I would say that in a serial link you would be well advised to think more in terms of eye opening rather than C/N. In a serial link it is usually dispersion that kills you, not noise.

Still, if the goal is "understanding" in some sense, then EM waves are a better paradigm than discrete electrons.
sophiecentaur
#29
Feb26-13, 02:59 PM
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Electrons are probably the worst possible introduction to 'electricity'. Never touched them in my early electrical learning. Nowadays they are used by people who have very little understanding of Science to confuse kids with their teaching. And it's not even their fault.
the_emi_guy
#30
Feb26-13, 03:17 PM
P: 589
On the topic of latency of data communications links here are some stats you may find interesting:

At 100 gigabit Ethernet, the spacing between bits on the fiber optic cable is a mere 2mm.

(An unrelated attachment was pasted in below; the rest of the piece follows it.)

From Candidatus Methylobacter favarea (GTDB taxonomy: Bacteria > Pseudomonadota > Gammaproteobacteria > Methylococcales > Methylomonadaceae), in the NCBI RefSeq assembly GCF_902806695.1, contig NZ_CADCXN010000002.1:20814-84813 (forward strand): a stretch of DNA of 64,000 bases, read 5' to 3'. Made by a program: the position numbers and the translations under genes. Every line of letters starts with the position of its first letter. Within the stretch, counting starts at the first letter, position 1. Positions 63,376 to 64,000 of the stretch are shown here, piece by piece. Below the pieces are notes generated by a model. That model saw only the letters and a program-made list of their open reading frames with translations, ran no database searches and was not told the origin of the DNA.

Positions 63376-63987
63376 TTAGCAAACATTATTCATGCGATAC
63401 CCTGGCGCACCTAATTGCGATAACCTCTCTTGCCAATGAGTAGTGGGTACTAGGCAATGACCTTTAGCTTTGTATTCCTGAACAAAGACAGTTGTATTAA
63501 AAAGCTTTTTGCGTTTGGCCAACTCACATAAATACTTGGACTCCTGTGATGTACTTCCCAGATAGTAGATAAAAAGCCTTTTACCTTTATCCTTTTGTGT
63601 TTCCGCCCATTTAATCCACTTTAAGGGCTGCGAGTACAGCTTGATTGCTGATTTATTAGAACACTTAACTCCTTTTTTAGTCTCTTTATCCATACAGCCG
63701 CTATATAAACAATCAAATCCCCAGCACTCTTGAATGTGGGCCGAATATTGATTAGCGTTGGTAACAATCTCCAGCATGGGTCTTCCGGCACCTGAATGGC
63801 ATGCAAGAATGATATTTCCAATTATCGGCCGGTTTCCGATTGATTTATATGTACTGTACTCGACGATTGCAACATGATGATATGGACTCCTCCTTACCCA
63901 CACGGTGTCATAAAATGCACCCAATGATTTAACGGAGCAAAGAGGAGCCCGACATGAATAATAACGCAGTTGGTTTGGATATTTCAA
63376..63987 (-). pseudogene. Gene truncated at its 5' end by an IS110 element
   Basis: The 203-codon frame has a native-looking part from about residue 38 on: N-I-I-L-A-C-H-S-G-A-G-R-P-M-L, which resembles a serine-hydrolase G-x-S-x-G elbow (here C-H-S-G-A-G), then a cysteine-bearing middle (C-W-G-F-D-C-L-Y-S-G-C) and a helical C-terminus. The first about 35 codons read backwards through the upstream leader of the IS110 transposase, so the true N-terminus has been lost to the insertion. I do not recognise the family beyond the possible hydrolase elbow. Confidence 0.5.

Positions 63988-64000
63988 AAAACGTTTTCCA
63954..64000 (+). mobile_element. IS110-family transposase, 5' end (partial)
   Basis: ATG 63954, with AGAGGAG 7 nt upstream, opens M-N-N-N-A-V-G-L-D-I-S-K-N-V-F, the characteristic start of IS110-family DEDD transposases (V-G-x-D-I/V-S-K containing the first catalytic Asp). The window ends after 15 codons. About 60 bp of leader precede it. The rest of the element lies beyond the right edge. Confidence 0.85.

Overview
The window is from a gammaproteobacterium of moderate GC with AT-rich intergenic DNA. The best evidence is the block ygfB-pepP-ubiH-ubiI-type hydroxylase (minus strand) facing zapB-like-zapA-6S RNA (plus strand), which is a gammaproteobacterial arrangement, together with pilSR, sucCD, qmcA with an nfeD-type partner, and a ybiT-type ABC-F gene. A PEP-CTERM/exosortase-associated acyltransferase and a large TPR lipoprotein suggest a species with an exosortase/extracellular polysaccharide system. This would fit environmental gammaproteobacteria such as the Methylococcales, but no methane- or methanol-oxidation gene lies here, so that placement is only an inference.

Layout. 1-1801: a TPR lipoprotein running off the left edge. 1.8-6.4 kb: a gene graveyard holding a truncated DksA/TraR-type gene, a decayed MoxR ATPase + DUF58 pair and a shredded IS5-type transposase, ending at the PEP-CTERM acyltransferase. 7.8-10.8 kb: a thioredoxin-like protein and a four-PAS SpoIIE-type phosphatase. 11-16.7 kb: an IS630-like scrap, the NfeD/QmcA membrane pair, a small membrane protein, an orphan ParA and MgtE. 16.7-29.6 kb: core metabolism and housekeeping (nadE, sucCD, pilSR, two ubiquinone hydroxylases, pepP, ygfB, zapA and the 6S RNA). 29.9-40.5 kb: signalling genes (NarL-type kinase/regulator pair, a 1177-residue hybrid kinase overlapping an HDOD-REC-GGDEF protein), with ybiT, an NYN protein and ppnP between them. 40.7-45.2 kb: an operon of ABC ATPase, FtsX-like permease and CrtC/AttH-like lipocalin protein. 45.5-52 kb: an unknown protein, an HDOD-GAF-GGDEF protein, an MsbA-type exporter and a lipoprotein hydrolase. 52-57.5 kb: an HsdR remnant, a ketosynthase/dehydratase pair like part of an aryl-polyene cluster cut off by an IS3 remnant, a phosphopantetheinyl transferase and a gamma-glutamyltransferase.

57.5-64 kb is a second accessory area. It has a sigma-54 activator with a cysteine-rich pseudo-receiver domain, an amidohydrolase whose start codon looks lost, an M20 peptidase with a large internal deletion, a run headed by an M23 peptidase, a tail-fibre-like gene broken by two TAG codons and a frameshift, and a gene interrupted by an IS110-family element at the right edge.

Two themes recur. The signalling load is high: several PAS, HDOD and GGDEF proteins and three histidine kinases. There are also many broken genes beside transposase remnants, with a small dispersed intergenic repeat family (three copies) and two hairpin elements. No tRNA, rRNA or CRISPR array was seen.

A long reach (40Km) 100GBE link will contain 20 million bits in flight.
Corning Glass has shipped over 30 million Km of long haul (LEAF) fiber.

Thus, at any frozen moment in time, this corresponds to 15 terabits of data in flight within these cables.
sophiecentaur
#31
Feb26-13, 05:48 PM
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Quote Quote by the_emi_guy View Post
On the topic of latency of data communications links here are some stats you may find interesting:

At 100 gigabit Ethernet, the spacing between bits on the fiber optic cable is a mere 2mm.
A long reach (40Km) 100GBE link will contain 20 million bits in flight.
Corning Glass has shipped over 30 million Km of long haul (LEAF) fiber.

Thus, at any frozen moment in time, this corresponds to 15 terabits of data in flight within these cables.
There is a directly similar acoustic situation. When you shout at someone in the distance, your whole sentence may be hanging in the air, on its way to them after you close your mouth finally.
Latency is only a problem when synchronism is important. This can be on a circuit board where line lengths on a Bus need to be equalised to within a mm or two.